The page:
Fifty years ago, the United Nations General Assembly adopted two international treaties that would forever shape international human rights: The International Covenant on Economic Social and Cultural Rights (ICESCR) and the International Covenant on Civil and Political Rights (ICCPR).
Created in the aftermath of WWII, the two Covenants along with the Universal Declaration of Human Rightsbecame the International Bill of Human Rights setting out the civil, cultural, economic, political and social rights that are the birth right of all human beings.
Since that time a fundamental sea change has occurred across the world, with many countries recognizing human rights and the rule of law as the basis for truly resilient and stable societies.
Yet, challenges remain.
FREEDOM, underpins the International Bill of Human Rights – freedom from fear, freedom of speech,freedom of worship andfreedom from want.
Fifty years on, many people are still unaware of the existence of the International Bill of Human Rights and many countries around the world still have much to do to build political institutions, judicial systems, and economies that allow ordinary people to live with dignity. The growth of hate speech against religious and racial minorities, the justification of rights violations in the name of combatting terrorism, the clawing back of economic and social rights in the name of economic crises or security, and the failure to respect the right to privacy in the digital age, show the relevance of the two Covenants and the need to respect them.
To promote and raise awareness of the two Covenants on their 50th anniversary, the UN Human Rights Office is launching on #HumanRightsDay “Our Rights. Our Freedoms. Always.” a year-long campaign to shine a light on the inalienable and inherent rights of global citizens — now, and always.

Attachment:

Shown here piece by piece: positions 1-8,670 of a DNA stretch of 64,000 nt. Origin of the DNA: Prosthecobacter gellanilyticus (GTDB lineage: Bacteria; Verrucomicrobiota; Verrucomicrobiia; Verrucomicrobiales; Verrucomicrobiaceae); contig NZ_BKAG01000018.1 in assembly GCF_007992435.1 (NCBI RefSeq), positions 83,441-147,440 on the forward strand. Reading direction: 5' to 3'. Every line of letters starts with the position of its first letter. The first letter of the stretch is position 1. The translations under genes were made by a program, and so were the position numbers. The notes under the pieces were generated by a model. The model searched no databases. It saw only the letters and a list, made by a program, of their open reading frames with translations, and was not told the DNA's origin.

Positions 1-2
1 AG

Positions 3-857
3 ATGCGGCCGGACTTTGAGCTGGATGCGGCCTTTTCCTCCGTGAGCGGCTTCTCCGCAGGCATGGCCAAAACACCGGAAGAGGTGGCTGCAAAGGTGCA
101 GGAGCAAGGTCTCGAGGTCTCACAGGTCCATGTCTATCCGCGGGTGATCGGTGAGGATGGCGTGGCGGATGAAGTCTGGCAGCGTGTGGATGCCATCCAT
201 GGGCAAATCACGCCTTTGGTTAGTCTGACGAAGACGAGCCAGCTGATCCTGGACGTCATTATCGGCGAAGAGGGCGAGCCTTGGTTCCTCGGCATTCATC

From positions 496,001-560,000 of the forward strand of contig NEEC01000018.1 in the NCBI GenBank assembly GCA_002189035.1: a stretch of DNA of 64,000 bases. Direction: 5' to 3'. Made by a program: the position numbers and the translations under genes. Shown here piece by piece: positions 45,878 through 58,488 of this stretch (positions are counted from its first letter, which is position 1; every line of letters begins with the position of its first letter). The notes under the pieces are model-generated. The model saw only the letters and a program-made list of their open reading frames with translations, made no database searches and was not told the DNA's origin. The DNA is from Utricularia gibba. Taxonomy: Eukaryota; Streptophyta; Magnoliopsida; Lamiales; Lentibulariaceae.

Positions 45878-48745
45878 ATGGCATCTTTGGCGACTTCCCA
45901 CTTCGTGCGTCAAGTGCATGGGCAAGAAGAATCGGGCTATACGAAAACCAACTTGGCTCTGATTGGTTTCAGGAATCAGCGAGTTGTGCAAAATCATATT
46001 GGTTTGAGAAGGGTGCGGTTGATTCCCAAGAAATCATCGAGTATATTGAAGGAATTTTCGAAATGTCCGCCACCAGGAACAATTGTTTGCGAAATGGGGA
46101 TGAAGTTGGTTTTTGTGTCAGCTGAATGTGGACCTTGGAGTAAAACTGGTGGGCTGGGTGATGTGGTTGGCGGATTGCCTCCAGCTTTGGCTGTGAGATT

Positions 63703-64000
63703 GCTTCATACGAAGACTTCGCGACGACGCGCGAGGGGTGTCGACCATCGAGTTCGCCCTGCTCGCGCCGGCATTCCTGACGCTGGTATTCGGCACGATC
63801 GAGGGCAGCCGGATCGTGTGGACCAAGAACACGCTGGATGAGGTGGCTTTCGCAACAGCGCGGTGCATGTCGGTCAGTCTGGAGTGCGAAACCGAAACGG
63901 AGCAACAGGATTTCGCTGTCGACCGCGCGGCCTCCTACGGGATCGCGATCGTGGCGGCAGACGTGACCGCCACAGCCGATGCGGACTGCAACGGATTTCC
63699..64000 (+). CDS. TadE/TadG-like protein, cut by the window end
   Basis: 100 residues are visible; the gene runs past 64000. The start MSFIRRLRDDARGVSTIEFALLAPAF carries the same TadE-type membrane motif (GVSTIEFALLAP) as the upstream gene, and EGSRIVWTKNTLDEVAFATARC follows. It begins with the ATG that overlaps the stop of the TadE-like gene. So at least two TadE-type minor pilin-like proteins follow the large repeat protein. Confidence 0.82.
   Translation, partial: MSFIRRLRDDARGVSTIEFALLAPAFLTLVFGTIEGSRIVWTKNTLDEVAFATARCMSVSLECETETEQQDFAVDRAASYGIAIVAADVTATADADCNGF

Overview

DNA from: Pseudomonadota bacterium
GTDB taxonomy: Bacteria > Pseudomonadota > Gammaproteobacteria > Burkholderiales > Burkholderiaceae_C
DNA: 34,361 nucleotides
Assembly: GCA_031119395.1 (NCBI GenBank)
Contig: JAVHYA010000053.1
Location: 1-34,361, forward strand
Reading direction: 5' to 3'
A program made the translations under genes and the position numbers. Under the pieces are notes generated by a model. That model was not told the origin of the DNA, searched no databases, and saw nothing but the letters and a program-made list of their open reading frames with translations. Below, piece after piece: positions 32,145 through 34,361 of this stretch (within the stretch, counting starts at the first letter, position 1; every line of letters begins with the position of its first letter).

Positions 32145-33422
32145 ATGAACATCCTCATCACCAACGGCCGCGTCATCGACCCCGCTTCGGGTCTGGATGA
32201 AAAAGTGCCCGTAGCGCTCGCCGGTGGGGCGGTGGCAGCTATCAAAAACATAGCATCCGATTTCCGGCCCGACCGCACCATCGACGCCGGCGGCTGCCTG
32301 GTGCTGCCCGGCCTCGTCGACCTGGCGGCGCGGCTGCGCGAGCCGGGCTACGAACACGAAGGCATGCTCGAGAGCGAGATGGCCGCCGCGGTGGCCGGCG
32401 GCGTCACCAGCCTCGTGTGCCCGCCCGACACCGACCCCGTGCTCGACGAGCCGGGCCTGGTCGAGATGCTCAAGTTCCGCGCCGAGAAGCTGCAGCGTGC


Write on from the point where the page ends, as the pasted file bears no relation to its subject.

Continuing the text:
“Our Rights. Our Freedoms. Always.” revolves around the timeless themes of rights and freedom and the relevance of the work that continues in securing and ensuring them. At its core, FREEDOM, underpins the International Bill of Human Rights – freedom from fear, freedom of speech, freedom of worship and freedom from want.
On Human Rights Day, we invite you to join in celebrating 50 years of freedom as embodied in theInternational Covenant on Economic Social and Cultural Rights (ICESCR) and the International Covenant on Civil and Political Rights (ICCPR). These four freedoms are as relevant today as they were when the Covenants were adopted.
Our Rights. Our Freedoms. Always.
En Avril 1994, le Rwanda bascule dans l’horreur. Alors âgé seulement de douze ans, Charles Habonimana est désigné « dernier Tutsi », celui qui sera tué en dernier.
Nous vous invitons à le rencontrer ce soir.
Nous vous y attendons nombreux!
Before Xi Jinping's visit to France and Italy, EGAM and many prominent figures called for an end to the mass persecution of Uighurs by Beijing.
Avant la visite en France de Xi Jinping, l'EGAM et de nombreuses personnalités réclament la fin des persécutions de masse des Ouïgours par Pékin.
Un rassemblement ce lundi 25 mars à 14h sur le parvis des droits de l'Homme.
Nous vous y attendons nombreux!
Le 15 mars, Osman Kavala a purgé sa 500ème journée en prison. En ce 500eme jour de détention, il publie ce message. Nous restons solidaires avec #OsmanKavala. Vous pouvez lire son message ici:
#ChristchurchMosqueAttack : @SOS_Racisme appelle à un rassemblement ce vendredi à 18h30 Place du Puits de l'Ermite (75005 Paris) afin de se recueillir en hommage aux victimes et pour affirmer notre refus des hystéries antimusulmanes.